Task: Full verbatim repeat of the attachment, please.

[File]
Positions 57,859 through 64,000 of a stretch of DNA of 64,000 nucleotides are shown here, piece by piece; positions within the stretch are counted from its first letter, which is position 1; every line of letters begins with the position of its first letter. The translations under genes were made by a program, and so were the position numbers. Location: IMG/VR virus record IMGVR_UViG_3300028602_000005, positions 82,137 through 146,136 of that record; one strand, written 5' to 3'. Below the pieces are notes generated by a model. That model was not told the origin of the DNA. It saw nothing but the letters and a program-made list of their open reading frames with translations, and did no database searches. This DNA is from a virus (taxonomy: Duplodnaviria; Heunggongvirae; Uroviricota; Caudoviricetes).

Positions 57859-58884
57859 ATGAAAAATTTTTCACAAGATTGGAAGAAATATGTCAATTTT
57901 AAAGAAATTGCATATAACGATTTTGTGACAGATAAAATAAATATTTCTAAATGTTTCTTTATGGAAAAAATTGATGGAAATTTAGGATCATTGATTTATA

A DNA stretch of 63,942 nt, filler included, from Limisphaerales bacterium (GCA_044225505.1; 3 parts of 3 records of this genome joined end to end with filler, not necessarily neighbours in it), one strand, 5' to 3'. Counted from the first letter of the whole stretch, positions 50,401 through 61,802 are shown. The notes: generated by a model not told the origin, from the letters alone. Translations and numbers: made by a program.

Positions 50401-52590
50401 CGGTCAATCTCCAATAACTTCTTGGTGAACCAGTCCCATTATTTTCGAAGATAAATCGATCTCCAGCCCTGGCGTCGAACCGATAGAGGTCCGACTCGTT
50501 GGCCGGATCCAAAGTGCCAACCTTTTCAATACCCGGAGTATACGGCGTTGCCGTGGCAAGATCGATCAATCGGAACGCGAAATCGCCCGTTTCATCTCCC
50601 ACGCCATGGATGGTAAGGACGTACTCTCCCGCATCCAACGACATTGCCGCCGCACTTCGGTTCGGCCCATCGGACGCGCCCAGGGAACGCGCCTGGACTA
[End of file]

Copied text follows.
Positions 57,859 through 64,000 of a stretch of DNA of 64,000 nucleotides are shown here, piece by piece; positions within the stretch are counted from its first letter, which is position 1; every line of letters begins with the position of its first letter. The translations under genes were made by a program, and so were the position numbers. Location: IMG/VR virus record IMGVR_UViG_3300028602_000005, positions 82,137 through 146,136 of that record; one strand, written 5' to 3'. Below the pieces are notes generated by a model. That model was not told the origin of the DNA. It saw nothing but the letters and a program-made list of their open reading frames with translations, and did no database searches. This DNA is from a virus (taxonomy: Duplodnaviria; Heunggongvirae; Uroviricota; Caudoviricetes).

Positions 57859-58884
57859 ATGAAAAATTTTTCACAAGATTGGAAGAAATATGTCAATTTT
57901 AAAGAAATTGCATATAACGATTTTGTGACAGATAAAATAAATATTTCTAAATGTTTCTTTATGGAAAAAATTGATGGAAATTTAGGATCATTGATTTATA

A DNA stretch of 63,942 nt, filler included, from Limisphaerales bacterium (GCA_044225505.1; 3 parts of 3 records of this genome joined end to end with filler, not necessarily neighbours in it), one strand, 5' to 3'. Counted from the first letter of the whole stretch, positions 50,401 through 61,802 are shown. The notes: generated by a model not told the origin, from the letters alone. Translations and numbers: made by a program.

Positions 50401-52590
50401 CGGTCAATCTCCAATAACTTCTTGGTGAACCAGTCCCATTATTTTCGAAGATAAATCGATCTCCAGCCCTGGCGTCGAACCGATAGAGGTCCGACTCGTT
50501 GGCCGGATCCAAAGTGCCAACCTTTTCAATACCCGGAGTATACGGCGTTGCCGTGGCAAGATCGATCAATCGGAACGCGAAATCGCCCGTTTCATCTCCC
50601 ACGCCATGGATGGTAAGGACGTACTCTCCCGCATCCAACGACATTGCCGCCGCACTTCGGTTCGGCCCATCGGACGCGCCCAGGGAACGCGCCTGGACTA